The roar of the artillery is indescribable, except to those who have heard it. Not a sound seemed to pass without a flash and bang, and dull, deep rumbling. The whole western sky was covered with dark lurid clouds. Which was the smoke of cannon, which that of burning houses, it was impossible to discern. The centre batteries, Nos. 4 and 6, commanding the high road to Flensburg, against whose earthworks the fire was mainly directed, were enveloped in a mist of flame and haze. Every shot appeared to take effect. Great puffs, of earth-coloured hue, rose up towards the sky, as shell after shell hit the earthworks, and splashed the mud scores of feet into the air. But, though the fire was quickest against the centre, it extended all along the line from the Als-Sund to the Wemming Bund. Whether the Danish batteries were silenced—whether it was found impossible to man the guns beneath that pitiless, ceaseless fire—whether it was not thought advisable to respond—I cannot say.
This I know, that scarcely any response was made. The hail of shells and cannon-shot beat down mercilessly upon the Dybbol heights; and as the dusk grew on great blood-red patches of flame, like the lava-chinks on Mount Vesuvius, appeared on the hillside. Some barracks which had been run up to shelter the troops were burning, and the fierce cold winds fanned the flames into a devouring fire. Fancy Martin’s picture of “The Last Great Judgment Day,” coloured with the hues that Turner would have spread upon it, and you will have some notion of that weird, awful scene.
But I own that, for us, the bombardment of the town, though infinitely less terrible as a spectacle, had a much stronger fascination. The two Wemming Bund batteries, which stand on the extreme of the Prussian right, were shelling the lower part of Sonderborg with a cruel accuracy. Not an intimation had been given—not a warning of any kind—such as has been afforded of late in the most barbarous of wars. On the first bombardment of the 10th, we might charitably hope that the few shells thrown into the town were sent solely to clear the harbour, and not to destroy the dwellings of peaceful inhabitants.
No such excuse could be suggested at the present time. The bombs came whizzing towards the city with deliberate intent and aim. It is wonderful how soon you can tell the direction of a shell by its sound; and whenever a shot was fired in our direction the crowd of townsmen and soldiers amongst whom I stood cried out that the shell was coming long before it struck. we could see the dark puffs of smoke rising in dull succession from the houses near the port, and at last the smoke was followed by flame, and we saw that a house was set on fire.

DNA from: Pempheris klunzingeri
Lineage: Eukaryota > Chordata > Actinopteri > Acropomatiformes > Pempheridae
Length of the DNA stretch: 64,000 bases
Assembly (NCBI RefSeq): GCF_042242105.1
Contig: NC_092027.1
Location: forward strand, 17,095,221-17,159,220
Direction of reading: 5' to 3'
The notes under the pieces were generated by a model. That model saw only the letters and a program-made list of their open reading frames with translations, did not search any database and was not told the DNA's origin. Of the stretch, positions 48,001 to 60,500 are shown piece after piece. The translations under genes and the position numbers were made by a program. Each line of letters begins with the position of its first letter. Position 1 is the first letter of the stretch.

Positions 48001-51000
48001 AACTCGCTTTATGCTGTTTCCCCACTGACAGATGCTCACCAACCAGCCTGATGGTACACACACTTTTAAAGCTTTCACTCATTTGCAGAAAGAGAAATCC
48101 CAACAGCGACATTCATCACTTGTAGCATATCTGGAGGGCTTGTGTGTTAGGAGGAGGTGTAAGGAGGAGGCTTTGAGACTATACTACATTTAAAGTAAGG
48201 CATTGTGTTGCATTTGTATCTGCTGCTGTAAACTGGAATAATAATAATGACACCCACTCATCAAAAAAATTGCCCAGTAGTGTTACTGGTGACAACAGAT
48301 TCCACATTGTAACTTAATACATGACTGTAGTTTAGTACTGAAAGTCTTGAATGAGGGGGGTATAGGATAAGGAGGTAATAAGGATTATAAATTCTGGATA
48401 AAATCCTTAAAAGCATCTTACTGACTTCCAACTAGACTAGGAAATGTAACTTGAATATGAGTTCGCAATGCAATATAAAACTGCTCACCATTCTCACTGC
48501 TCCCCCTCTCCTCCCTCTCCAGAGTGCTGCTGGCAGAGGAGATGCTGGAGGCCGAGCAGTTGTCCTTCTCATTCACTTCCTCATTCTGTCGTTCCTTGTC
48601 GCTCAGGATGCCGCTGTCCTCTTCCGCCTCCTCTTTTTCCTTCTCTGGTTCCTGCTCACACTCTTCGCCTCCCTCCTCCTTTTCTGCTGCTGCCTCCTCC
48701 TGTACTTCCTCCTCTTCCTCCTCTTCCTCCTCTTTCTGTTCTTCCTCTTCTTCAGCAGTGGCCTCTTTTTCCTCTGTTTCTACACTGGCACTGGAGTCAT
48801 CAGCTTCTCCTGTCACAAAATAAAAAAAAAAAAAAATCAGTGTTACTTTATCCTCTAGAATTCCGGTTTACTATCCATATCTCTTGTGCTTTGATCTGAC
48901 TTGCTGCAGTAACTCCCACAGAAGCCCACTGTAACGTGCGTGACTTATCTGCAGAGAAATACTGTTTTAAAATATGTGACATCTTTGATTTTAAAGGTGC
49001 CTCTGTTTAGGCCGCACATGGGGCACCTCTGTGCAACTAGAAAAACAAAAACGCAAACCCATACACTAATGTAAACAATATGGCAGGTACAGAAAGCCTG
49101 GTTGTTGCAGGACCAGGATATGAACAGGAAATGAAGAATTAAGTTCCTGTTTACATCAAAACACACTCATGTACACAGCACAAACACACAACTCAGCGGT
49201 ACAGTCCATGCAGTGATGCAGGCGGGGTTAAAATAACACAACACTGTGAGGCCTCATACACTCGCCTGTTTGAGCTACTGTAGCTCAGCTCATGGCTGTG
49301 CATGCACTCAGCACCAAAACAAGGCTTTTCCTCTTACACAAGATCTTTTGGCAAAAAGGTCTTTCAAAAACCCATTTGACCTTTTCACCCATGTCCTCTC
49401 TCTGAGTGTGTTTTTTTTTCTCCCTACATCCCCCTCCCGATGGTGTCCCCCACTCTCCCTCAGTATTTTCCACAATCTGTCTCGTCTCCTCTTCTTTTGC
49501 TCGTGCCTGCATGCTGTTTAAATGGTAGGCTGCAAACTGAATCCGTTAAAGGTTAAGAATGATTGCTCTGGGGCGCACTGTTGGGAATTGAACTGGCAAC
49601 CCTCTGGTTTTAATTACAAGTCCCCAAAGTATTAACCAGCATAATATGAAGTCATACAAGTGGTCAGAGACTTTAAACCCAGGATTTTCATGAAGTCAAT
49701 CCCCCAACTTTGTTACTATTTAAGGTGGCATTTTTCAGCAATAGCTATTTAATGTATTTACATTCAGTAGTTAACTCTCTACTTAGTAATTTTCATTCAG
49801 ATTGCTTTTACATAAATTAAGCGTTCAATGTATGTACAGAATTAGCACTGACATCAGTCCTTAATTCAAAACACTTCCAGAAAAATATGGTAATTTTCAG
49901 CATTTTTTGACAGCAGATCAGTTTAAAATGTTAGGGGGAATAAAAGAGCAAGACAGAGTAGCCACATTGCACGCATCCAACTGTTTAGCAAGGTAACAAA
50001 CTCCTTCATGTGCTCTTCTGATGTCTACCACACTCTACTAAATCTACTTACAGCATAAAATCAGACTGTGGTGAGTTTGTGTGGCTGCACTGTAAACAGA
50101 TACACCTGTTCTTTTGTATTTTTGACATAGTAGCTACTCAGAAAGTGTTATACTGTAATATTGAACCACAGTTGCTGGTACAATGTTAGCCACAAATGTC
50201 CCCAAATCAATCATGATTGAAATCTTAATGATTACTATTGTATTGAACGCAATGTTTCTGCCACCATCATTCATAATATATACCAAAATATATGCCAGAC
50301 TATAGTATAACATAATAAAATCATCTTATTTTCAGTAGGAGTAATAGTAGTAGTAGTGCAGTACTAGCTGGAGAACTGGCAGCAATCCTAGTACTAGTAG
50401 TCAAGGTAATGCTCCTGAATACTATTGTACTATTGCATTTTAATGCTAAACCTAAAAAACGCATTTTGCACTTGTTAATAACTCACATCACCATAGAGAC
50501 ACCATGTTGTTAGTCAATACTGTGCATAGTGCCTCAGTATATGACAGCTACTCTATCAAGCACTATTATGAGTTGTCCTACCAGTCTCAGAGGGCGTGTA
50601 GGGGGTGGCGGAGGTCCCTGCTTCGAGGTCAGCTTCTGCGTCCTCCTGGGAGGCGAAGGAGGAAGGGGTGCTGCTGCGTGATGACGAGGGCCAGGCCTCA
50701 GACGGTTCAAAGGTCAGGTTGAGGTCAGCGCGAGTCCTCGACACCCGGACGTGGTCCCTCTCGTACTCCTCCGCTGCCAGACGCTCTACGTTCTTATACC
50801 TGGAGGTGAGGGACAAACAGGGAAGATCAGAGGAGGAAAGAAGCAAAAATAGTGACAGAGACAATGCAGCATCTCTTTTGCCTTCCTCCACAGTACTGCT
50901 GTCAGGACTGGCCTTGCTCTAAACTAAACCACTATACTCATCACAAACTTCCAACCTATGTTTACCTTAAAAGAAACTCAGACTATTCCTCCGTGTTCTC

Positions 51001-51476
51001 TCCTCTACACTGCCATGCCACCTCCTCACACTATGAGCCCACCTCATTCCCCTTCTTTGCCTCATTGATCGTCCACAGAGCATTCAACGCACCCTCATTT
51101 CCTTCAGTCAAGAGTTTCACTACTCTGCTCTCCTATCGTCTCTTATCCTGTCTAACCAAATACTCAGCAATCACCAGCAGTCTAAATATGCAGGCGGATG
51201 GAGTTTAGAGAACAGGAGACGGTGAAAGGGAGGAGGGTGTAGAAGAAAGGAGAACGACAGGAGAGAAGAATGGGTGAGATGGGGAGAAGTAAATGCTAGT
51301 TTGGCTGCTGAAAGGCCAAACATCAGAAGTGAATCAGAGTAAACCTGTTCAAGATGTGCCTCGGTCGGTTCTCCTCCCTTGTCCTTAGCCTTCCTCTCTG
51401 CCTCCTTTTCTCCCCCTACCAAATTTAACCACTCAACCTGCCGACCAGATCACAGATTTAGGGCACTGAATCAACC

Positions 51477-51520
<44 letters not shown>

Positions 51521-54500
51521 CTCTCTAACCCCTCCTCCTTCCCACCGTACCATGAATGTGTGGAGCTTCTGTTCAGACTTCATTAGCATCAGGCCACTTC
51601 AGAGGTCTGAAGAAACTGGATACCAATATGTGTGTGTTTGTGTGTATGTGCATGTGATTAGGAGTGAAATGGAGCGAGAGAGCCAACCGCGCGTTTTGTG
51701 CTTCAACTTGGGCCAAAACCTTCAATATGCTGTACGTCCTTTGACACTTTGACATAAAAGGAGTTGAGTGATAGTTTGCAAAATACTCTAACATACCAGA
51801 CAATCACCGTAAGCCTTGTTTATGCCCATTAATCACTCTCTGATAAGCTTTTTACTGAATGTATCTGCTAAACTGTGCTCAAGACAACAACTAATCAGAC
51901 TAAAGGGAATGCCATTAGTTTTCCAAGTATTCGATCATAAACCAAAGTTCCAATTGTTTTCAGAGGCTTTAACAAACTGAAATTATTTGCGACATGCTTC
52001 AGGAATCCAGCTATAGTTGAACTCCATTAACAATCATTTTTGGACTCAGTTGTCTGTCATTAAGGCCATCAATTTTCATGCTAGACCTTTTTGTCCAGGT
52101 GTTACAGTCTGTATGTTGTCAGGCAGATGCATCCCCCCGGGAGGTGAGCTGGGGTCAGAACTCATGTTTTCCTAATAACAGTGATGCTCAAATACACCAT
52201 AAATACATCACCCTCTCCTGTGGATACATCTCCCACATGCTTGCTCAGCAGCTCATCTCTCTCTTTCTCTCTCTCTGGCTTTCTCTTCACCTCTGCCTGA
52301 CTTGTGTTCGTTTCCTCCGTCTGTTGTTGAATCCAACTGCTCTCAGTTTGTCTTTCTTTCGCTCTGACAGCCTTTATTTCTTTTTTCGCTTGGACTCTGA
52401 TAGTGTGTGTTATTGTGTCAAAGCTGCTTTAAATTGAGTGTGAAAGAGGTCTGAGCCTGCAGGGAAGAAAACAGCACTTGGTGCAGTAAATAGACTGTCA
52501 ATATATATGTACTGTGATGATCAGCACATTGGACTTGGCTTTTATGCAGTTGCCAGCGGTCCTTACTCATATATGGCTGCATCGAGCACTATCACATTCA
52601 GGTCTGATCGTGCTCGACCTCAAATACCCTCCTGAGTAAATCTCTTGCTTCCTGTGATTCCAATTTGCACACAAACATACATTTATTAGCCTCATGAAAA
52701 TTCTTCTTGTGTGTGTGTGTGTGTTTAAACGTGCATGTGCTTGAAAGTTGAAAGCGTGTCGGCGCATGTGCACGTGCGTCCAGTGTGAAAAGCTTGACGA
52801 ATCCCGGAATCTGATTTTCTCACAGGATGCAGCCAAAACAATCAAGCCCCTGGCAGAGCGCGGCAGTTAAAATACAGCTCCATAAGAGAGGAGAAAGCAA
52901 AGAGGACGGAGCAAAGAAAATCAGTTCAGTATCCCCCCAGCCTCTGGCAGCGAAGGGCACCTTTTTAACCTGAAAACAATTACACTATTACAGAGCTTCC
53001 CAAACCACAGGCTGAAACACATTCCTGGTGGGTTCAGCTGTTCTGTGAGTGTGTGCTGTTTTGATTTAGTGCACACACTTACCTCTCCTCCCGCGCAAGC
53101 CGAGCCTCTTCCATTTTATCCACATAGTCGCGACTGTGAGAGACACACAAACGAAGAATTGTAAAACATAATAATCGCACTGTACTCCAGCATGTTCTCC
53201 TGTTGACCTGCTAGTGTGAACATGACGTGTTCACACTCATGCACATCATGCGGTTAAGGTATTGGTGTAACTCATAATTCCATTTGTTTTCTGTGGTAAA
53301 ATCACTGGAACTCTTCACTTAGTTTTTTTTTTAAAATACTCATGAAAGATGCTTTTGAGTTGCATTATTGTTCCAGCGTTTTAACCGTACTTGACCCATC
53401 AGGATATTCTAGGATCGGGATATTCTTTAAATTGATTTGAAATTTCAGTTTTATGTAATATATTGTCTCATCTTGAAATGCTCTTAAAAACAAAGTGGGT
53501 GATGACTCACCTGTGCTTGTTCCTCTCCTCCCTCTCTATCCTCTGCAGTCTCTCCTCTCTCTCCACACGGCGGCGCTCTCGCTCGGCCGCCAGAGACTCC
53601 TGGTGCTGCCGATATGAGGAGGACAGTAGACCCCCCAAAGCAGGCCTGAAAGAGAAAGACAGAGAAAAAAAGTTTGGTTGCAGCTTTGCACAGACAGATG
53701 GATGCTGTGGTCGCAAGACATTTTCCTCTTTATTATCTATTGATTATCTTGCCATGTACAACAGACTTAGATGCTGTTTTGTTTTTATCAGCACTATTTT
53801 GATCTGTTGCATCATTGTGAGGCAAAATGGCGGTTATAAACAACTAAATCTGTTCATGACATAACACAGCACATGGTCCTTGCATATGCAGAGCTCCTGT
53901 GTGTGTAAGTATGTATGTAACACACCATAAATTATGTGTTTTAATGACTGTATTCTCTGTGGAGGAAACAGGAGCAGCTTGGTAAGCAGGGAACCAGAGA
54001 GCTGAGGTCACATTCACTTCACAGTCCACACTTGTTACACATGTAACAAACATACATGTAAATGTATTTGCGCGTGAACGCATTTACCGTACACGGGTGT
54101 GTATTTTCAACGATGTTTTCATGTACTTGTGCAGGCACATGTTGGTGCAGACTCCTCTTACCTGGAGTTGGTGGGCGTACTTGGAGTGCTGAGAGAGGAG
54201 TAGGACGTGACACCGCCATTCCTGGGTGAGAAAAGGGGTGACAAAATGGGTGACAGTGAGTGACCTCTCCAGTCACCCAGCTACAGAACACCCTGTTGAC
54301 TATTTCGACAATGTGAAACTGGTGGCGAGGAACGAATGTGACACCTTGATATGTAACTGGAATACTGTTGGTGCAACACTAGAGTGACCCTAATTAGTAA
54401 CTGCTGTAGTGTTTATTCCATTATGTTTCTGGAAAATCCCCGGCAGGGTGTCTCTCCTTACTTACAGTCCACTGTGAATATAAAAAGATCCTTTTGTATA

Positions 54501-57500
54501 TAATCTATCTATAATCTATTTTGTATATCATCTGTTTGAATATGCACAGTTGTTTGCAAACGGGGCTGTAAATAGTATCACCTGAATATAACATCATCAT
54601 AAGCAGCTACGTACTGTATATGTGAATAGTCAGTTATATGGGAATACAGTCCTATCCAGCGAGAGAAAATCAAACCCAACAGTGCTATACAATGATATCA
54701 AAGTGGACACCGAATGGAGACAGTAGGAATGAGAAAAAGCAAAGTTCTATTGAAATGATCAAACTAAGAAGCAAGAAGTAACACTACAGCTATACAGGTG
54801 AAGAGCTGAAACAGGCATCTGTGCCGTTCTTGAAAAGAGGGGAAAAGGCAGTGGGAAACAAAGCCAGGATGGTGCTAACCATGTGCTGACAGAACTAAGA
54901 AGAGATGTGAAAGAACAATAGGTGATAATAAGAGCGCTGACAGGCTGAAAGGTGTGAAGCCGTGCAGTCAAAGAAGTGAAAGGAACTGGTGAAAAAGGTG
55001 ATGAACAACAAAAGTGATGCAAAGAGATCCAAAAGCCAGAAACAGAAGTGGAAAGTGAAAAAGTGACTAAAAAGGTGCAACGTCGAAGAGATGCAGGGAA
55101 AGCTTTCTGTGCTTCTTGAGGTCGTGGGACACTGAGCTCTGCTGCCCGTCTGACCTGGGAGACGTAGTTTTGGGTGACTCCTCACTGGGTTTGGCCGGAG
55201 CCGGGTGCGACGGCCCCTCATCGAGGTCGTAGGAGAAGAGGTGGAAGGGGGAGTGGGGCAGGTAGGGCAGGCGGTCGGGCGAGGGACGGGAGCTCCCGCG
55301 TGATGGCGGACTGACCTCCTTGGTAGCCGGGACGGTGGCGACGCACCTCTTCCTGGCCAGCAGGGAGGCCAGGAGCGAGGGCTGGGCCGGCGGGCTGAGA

With the fierce wind then blowing, it seemed probable that the whole city would soon be destroyed. Happily, the wind fell away suddenly, and the conflagration was extinguished. If the night were only here we knew there must be a lull in the shelling, but the night seemed endlessly long in coming.
At length, weary of waiting, I passed into the upper part of the town, where I had managed, luckily, to secure a shelter comparatively out of harm’s way. The sight which met me there was sad enough in all conscience. The people were flying from the town, as the inhabitants of Sodom and Gomorrah may have fled from the accursed cities. There was little time to take anything with them in their flight. Women with scared pale faces, dragging little toddling children by the hand, were hastening away, God knows whither. Old men, bowed with age, were groping their way timidly up the long winding street. Some of the wayfarers had got bundles of bedding in their hands; others had articles of household furniture; long processions of carts, laden with every object that could be gathered together hastily, were rattling away as fast as the terrified horses could drag them; and the whole current of the population, which at this hour on ordinary evenings is coming homewards, was streaming out of the city. The wounded soldiers in the Caroline Amelia Hospital, which stands, or used to stand, close to the church, had been torn from their beds, and were passing in a file of carts up to Augustenburg.
And then, mixed up with the citizens and the soldiers, came in the wounded men from the front. No estimate can be formed yet of the loss beneath this afternoon’s deadly fire, but it must have been a heavy one. Dead bodies, half covered with the blood-stained straw in which they lay, were carried by in a dismal progress. File after file of soldiers moved on, bearing their wounded comrades on stretchers through the streets, and the moans of some of these poor wretches could be heard for hundreds of yards away; others lay senseless, and, to all appearance, lifeless, with their wounds half bandaged, and with dark streaks of blood marking their heads and breasts. I have no wish to describe to you the horrors that I saw; men with their legs blown off, their bodies ripped open with shells, and their faces battered into a mass of shapeless flesh, are sights not pleasant to see, or to think of when seen.